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  1. #101
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    Default Spinoff from 'no kids at weddings'

    Definitely discrimination.
    I can't understand why the groom would not put his foot down here.
    Children are invited yet an adult is being left out due to a disability, can she not see how awful this makes her?
    A wedding day is NOT all about the bride, it's about a couple sharing their special day with loved ones.

    ETA I would most definitely decline and share my reasons.

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  3. #102
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    Default Re: Spinoff from 'no kids at weddings'

    So sorry to hear that bride is being a real cow! I'd understand no children but to exclude one out not right.. What does she think your son is going to take the spot light off her? She is crazy! Groom needs to grow some b.... ,Yep! Or he will be getting controlled all his life!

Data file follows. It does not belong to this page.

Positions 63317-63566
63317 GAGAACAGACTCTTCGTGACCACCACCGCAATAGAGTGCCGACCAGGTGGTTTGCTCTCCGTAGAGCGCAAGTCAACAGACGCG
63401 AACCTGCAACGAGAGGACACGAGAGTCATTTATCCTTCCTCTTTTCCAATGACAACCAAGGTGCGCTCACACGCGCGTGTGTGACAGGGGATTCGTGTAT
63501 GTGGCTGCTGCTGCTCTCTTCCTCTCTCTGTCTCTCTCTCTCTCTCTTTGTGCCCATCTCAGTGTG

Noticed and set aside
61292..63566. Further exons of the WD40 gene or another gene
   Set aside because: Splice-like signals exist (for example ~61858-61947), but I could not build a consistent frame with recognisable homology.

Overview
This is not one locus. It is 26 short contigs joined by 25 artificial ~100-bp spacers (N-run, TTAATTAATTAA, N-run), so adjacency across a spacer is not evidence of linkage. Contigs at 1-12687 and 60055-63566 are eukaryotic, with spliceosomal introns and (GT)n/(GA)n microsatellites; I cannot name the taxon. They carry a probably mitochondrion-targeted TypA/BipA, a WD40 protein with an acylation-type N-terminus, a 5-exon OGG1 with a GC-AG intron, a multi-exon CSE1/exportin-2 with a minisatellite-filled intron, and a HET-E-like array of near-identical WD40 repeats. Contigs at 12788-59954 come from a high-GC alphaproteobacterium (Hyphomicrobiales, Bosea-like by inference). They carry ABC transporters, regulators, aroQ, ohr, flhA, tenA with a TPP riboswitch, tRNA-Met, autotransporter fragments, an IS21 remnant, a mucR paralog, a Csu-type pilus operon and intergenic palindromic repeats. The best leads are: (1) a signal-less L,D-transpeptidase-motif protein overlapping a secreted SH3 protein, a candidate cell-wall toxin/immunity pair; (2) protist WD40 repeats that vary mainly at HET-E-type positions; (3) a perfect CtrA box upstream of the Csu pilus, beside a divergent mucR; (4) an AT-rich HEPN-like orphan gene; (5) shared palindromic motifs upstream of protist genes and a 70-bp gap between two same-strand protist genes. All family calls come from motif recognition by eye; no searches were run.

Or if you want to make a point to her you can take your son to the service, as anyone can attend that, as that might be get main issue she wants quite during the ceremony.

    But in saying that what makes her think your child is going to be the loud child there, I reckon some 4-5 years old that maybe attending would behave worse then you're child without a disability, but in saying that kida are kids, but to single out your child due to his condition that is just plain simply just selfish of her!


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  4. #103
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    rainbow road is offline look at the stars, look how they shine for you
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    Appalling

    And having a blanket 'no-children' rule is completely different to singling out one adult individual with a disability.